1994 ArgentinaCanción desparejaClaudia Carenzio
1995 SpainEres mi debilidadMarcos Llunas
1996 SpainMis manosAnabel Russ
1997 MexicoSe diga lo que se digaIridian
1998 ChileFin de siglo: Es tiempo de inflamarse, deprimirse o transformarseFlorcita Motuda
2000 United StatesMala hierbaChirino Sisters

By country

Wins Country Years
6  Spain1976, 1981, 1992, 1993, 1995, 1996
 Mexico1973, 1975, 1985, 1989, 1990, 1997
4 Argentina1979, 1988, 1991, 1994
3 Brazil1972, 1978, 1983
2  United States1986, 2000
 Puerto Rico1974, 1980
 Chile1984, 1998
 Venezuela1982, 1987
1 Nicaragua1977


Although the OTI Song Contest has not been celebrated since 2000, the festival is still widely remembered in many countries, specially in Mexico, where the festival was always well received by the audience, even when the popularity of the festival was declining.[3]

The contest was enormously popular in Mexico thanks to the "National OTI contest", which was the national final to select the Mexican entrant for the international, and main OTI Contest. Many famous singers such as Juan Gabriel, Luis Miguel, Lucero, or the girl band Pandora, tried to represent their country in the OTI festival, but they didn't win the national contest.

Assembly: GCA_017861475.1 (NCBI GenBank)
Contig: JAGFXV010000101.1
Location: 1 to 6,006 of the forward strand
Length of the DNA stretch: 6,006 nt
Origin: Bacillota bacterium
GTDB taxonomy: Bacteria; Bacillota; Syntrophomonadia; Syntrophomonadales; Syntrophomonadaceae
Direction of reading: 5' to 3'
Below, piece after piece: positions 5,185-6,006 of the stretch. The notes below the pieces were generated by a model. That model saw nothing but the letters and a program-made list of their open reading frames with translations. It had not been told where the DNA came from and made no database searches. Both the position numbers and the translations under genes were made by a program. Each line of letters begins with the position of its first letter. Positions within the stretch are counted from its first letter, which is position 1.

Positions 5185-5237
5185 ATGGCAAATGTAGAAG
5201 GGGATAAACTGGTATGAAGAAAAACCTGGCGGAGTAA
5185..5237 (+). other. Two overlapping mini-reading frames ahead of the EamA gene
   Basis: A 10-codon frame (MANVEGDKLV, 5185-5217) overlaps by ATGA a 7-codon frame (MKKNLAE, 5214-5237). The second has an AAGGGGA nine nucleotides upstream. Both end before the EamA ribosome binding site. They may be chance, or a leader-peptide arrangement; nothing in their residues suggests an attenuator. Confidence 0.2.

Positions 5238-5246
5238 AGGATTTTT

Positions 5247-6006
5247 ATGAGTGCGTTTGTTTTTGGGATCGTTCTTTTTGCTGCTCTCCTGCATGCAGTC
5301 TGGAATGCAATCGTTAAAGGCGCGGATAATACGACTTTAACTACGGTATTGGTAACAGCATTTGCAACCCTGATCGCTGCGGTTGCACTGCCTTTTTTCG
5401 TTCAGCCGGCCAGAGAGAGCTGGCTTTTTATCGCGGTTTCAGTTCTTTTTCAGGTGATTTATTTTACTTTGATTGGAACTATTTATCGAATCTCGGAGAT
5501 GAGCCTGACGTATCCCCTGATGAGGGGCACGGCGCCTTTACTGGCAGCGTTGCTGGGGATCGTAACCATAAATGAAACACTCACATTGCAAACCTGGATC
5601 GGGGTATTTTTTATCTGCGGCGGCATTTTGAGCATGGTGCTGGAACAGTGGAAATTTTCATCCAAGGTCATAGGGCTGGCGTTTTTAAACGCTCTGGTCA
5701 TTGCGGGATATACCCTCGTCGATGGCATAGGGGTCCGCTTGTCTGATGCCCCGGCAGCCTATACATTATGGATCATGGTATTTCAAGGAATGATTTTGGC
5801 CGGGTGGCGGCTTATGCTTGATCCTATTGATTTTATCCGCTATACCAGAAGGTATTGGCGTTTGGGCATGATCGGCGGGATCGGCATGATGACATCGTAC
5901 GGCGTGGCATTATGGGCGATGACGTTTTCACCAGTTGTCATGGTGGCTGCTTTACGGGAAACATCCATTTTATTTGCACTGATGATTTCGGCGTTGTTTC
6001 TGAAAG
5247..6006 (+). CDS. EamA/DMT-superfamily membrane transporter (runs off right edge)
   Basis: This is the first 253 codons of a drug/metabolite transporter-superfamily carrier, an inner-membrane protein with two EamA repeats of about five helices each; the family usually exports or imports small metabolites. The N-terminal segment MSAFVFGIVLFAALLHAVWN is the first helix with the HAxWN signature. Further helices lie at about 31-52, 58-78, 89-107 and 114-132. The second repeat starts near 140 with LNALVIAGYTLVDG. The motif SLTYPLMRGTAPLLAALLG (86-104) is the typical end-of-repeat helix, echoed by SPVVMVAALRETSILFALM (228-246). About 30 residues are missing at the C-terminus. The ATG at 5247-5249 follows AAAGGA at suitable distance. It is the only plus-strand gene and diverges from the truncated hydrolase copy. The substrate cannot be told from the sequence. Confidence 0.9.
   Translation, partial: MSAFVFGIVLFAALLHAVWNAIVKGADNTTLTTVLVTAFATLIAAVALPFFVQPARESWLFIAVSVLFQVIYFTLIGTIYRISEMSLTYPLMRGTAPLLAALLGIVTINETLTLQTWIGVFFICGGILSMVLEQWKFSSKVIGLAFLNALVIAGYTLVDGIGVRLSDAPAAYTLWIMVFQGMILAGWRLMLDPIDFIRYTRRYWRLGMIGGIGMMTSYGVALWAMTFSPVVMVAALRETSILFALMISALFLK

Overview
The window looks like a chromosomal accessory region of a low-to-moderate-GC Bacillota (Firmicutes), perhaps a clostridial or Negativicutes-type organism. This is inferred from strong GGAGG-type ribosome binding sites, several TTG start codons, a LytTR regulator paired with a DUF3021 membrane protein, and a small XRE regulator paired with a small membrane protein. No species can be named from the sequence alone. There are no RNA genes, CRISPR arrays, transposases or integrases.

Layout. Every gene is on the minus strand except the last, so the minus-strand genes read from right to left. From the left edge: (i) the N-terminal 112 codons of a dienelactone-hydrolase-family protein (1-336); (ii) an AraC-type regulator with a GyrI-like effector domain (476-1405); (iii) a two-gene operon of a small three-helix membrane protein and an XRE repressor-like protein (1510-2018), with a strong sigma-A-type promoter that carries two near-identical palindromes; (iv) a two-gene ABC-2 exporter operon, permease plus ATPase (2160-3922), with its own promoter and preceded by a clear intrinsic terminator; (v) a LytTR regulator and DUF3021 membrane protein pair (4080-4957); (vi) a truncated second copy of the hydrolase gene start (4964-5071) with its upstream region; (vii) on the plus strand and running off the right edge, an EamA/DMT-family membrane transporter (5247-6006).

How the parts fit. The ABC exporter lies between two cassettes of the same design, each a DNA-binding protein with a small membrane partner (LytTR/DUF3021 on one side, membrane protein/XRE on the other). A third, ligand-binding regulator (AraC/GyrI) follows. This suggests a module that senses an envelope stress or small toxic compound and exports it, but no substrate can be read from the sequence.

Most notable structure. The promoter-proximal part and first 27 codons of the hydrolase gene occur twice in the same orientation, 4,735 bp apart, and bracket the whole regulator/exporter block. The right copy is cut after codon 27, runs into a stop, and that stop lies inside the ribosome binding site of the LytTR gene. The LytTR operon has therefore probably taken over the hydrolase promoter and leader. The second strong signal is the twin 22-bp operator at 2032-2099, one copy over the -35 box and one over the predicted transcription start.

In Spain, many popular names took part in the OTI Contest including the band Trigo Limpio, that represented the country in 1977 with the Song "Rómpeme, mátame" (English: Break Me, Kill Me) before representing Spain in the Eurovision Song Contest in 1980. Many Years later in 1995 Marcos Llunas won the contest two years before representing Spain in Eurovision in 1997. Other popular Spanish OTI contestants are Marisol, and Camilo Sesto.

At least one Eurovision winner has participated in the OTI: Dave Benton, who sang for Netherlands Antilles in 1981, later won the Eurovision Song Contest in 2001 for Estonia, performing the song "Everybody" with Tanel Padar and 2XL.

Return attempts

As the mark of the OTI Festival in Latin America is still big, some organisations of diverse nature have tried to revive the festival. Some Mexican artists also made public their support to a return to the screens of the OTI Festival.